Spokesperson for Salmon
By Grace Reamer
When randy Harrison moved to Issaquah in 1989, it was a small, sleepy town in the hills east of Seattle, with just 6,700 residents. that was a big change for the guy from Orlando, moving all the way across the country with his family. but Issaquah offered something he couldn’t get just anywhere – quality of life.
the Issaquah salmon hatchery was a big part of that connection to community and the environment that Harrison sought. he took his kids to visit the hatchery soon after arriving, and they learned to appreciate the remarkable migration of the fish returning every fall.
Now 79, tall and lanky, Harrison made early connections with the natural environment working as a foreign correspondent in the 1980s for the Orlando sentinel. he wrote about war in Africa and Israeli patrols in Lebanon, and then he spent six months researching the destruction of rainforests around the world. summer vacations to hood canal (his then-wife was from Washington) were spent hiking at hurricane ridge and watching chum spawning in peninsula streams. the lure of the Puget Sound area was strong and they decided to relocate.
But journalism jobs locally were in short supply back then. after getting rejections from the Seattle times and Seattle P-I, Harrison found work with the Boeing co., and he soon moved into media relations and became a spokesman for Boeing. now retired, he still lives in the Squak mountain house on acreage filled with wildlife that the family bought when they arrived in town.
Always a fan of local news, he remembered reading in 1993 about the impending closure of the hatchery in the Issaquah press. he followed the story of the volunteers who lobbied in Olympia and successfully saved the hatchery. perhaps the most influential factor was the city of Issaquah’s pledge to spend $500,000 rebuilding the hatchery, he said. it was a huge sum for a small town to contribute toward a state-owned facility.
“The more i learned, the more wonderful – as in, full of wonder – it became,” he said. “you get your foot over the threshold and you get drawn into, “what can i do?’”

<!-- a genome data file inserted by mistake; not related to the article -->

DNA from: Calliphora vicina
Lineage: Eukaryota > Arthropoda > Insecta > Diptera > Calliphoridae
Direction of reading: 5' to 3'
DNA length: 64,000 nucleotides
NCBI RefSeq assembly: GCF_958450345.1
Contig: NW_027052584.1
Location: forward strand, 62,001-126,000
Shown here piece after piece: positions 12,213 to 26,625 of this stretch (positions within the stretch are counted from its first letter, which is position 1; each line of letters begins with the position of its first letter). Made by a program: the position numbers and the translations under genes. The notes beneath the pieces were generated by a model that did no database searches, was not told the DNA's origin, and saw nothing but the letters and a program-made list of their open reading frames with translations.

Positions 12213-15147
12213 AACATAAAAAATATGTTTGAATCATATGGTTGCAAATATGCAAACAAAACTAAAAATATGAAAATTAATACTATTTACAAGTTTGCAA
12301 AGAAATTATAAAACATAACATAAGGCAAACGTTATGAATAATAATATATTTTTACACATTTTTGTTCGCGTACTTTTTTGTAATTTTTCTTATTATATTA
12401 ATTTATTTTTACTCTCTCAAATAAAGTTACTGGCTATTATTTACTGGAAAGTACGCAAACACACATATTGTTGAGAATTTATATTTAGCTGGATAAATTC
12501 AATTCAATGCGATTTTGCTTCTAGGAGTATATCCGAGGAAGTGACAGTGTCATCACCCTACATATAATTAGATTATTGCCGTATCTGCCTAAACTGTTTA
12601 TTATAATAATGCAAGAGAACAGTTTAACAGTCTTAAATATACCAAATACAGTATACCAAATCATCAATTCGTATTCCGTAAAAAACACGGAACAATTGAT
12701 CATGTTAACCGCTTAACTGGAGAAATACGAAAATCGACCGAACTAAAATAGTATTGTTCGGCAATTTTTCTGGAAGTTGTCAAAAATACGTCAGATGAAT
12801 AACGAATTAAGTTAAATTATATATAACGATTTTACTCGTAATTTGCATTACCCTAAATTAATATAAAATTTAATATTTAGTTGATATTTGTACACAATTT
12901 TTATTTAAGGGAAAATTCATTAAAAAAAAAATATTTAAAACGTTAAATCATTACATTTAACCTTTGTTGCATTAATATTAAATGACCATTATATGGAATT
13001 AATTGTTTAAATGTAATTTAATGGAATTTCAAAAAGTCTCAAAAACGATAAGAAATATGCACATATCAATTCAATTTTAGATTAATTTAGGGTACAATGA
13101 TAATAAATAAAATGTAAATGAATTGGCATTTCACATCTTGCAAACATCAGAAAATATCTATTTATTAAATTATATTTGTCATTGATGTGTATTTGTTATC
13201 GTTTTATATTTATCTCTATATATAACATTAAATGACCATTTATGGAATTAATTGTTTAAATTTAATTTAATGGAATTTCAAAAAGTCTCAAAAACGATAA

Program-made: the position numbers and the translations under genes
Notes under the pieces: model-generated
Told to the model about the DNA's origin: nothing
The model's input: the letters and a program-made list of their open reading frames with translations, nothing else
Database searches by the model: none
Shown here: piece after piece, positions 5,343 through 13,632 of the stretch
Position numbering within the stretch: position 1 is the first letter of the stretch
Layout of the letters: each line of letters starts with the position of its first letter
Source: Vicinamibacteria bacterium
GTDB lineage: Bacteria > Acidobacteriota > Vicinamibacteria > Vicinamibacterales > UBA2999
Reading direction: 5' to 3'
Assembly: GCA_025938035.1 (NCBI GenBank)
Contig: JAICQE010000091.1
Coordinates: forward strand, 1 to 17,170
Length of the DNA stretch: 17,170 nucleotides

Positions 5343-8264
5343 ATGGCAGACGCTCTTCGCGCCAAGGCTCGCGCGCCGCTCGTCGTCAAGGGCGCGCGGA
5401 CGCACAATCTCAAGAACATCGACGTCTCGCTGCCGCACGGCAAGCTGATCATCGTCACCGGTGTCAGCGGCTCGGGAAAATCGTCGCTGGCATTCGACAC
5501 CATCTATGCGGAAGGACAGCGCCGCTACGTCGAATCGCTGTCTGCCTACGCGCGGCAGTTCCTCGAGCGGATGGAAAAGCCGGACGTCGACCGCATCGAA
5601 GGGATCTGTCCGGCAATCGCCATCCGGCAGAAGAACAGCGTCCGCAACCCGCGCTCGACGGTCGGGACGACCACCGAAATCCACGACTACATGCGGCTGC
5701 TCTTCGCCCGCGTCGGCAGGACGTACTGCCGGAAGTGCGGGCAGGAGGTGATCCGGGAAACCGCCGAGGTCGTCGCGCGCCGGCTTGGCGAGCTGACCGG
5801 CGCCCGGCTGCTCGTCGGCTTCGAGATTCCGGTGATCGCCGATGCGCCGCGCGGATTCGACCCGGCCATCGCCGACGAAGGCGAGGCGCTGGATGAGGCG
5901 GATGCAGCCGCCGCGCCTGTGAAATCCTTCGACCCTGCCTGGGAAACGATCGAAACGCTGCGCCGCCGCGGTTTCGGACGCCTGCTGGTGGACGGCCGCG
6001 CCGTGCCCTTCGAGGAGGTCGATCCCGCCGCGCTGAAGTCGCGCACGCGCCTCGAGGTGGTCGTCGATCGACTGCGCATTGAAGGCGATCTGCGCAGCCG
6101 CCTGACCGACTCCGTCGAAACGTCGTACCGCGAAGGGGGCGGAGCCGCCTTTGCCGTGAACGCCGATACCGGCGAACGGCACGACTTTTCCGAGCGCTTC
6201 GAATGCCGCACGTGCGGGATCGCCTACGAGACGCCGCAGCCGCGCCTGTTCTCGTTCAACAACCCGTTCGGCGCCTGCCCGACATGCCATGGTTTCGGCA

By 1995, Harrison was volunteering with the newly formed fish, after taking a class with a dozen or so other volunteers, including his neighbor, crash Nash. both of them soon were serving on the board of directors as well as leading tours for school students.
“One of the earliest recollections i have about the board was about messaging,” harrison said. “how many key messages can we have?” his experience with public relations helped the board narrow its focus down to, “this is the site of an annual miracle. we’ve altered the environment so completely, hatcheries are necessary, and here’s the reason why.”
“It wasn’t so much saving the hatchery,” he said, “but why does it matter? it was about the absolutely fundamental key role that salmon play in the entire environment.”
In his leadership role at Boeing, Harrison was able to enlist company support for fish in the form of a $25,000 grant to outfit the new theater with video equipment, cabinet, and benches. his legacy is the theater and its ongoing video presentation about the amazing salmon migration during spawning season, which helps turn the hatchery into a year-round educational facility.
He also advocated sharing the salmon story with students, and the addition of the salmon curriculum to the Issaquah school district’s elementary grades “may be one of the most underappreciated long-term benefits,” he said. The salmon in the classroom program that lets schools hatch salmon eggs in class and then release them in local streams, combined with fish’s salmon biology, lifecycle and habitat lessons, leaves a lasting impression on young people. those students then grow up to be the voters and leaders who will value the vital role of salmon in the environment.
“The mere act of witnessing this miracle has a transformative effect,” he observed.
One of Harrison’s most meaningful hatchery memories occurred during the annual salmon days festival, about 20 years ago. He was just walking onto the hatchery grounds, getting ready for his volunteer shift in the morning as early visitors were arriving. he spotted two young men in purple-and-gold University of Washington jerseys walking up to the bridge with a young woman between them. he heard her complaining loudly, “I can’t believe you dragged me out here just to see fish!”
Intrigued, harrison stood by to see her reaction. after looking over the bridge and into the chinook-filled waters of Issaquah creek, “she said, ‘do you mean all these fish are here to make babies and then die?’ they said, ‘yes,’ and she just burst into tears.”
Two decades later, you can still find harrison hanging out on the bridge in his trademark hat, instilling visitors with a sense of wonder about salmon.